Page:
This task requires a return type polymorphism. It’s pretty easy (and clean!) to do it with Free monads. But FT/mtl/existentials will definitely require a lot of unwanted bits if even be able to solve this.

data CookingMethod next
 = MakePizza (PizzaRecipe Pizza) (Pizza -> next)
 | MakeSandwich (SandwichRecipe Sandwich) (Sandwich -> next)
 | MakeRandomMeal (CookingMachine Meal -> next)

type CookingMachine a = Free CookingMethod a

sampleCookingMachine :: CookingMachine [Meal]
sampleCookingMachine = do
 sandwich   <- makeSandwich mySandwich
 randomMeal <- makeRandomMeal
 pure [sandwich, randomMeal]

That’ look for me like OOP shoe-horned into FP.

I see, so the key element here is something to do with CookingMethod and CookingMachine depending on each other?

It is not. It is a usual approach of information hiding and encapsulation.

Look, this anti-OOP bias makes you lack a lot of design tools and ideas. OOP is just another implementation of these tools and ideas, but the ideas themselves are more high-level, general, and universal.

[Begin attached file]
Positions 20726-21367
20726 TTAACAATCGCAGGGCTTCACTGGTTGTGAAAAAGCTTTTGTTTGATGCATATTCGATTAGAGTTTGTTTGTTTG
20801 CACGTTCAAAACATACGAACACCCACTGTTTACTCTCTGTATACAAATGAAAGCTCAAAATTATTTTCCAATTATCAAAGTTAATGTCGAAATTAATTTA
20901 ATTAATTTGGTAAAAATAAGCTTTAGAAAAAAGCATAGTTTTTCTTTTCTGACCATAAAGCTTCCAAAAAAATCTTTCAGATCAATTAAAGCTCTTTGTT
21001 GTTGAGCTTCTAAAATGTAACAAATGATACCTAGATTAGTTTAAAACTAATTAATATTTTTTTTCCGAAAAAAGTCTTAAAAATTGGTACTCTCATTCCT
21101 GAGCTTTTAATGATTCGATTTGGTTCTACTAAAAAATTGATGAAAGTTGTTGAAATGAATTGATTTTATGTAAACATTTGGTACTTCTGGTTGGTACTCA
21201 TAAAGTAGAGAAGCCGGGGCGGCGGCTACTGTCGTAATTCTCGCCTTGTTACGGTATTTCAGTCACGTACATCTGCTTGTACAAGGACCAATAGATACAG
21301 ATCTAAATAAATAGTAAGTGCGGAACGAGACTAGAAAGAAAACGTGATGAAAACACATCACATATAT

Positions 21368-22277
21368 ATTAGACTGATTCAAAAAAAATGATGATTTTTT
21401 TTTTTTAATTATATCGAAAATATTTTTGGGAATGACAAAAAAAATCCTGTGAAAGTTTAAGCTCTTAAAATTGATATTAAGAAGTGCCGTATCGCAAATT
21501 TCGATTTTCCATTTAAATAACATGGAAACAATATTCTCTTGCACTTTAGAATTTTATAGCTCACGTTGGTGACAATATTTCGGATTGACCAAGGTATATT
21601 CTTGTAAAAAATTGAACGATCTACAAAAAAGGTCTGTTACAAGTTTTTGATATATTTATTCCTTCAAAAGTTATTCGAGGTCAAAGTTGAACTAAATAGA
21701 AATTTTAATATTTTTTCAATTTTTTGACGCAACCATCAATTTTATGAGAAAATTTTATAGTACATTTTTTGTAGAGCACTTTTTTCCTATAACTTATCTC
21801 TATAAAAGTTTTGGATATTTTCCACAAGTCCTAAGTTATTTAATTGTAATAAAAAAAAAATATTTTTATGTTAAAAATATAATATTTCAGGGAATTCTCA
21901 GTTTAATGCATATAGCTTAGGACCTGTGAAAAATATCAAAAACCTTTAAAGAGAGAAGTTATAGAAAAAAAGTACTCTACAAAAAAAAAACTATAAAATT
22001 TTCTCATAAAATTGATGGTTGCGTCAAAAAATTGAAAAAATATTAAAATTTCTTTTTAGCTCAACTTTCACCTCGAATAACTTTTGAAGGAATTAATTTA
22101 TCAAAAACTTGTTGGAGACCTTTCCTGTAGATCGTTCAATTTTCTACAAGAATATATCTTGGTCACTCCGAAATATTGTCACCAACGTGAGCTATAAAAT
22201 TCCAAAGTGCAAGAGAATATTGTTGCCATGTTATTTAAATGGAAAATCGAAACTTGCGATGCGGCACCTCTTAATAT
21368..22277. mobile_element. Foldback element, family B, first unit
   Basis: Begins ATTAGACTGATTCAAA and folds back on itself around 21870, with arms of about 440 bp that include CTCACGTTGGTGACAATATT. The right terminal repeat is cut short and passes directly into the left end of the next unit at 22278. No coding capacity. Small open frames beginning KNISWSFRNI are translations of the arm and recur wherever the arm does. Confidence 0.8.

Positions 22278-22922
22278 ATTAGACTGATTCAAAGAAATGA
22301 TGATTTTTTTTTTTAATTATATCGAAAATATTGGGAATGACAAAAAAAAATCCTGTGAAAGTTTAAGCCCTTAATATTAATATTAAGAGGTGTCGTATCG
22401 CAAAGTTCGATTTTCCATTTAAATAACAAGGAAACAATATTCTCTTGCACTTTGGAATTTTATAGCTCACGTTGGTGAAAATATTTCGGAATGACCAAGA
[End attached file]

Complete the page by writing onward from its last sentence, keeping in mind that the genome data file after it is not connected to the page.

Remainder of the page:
I think your comment would be more helpful if you could explain why it’s bad to want (this aspect of) OOP. After all, if OOP is a good thing then shoehorning into FP is a good thing! And the fact that it needs to be shoehorned is a weakness of FP.

I’ll carefully answer “yes”, but again, I would first to develop my position better to answer definitely

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I’m curious. What difference does it make using

data CookingMethod next
 = MakePizza (PizzaRecipe Pizza) (Pizza -> next)
 | MakeSandwich (SandwichRecipe Sandwich) (Sandwich -> next)
 | MakeRandomMeal (CookingMachine Meal -> next)

type CookingMachine a = Free CookingMethod a

in preference to

data CookingMethod' next
 = MakePizza (PizzaRecipe Pizza) (Pizza -> next)
 | MakeSandwich (SandwichRecipe Sandwich) (Sandwich -> next)

type CookingMachine' a = Free CookingMethod' a

data CookingMethod next
 = MakePizza (PizzaRecipe Pizza) (Pizza -> next)
 | MakeSandwich (SandwichRecipe Sandwich) (Sandwich -> next)
 | MakeRandomMeal (CookingMachine' Meal -> next)

type CookingMachine a = Free CookingMethod a

Does the former have some important property that the latter does not have?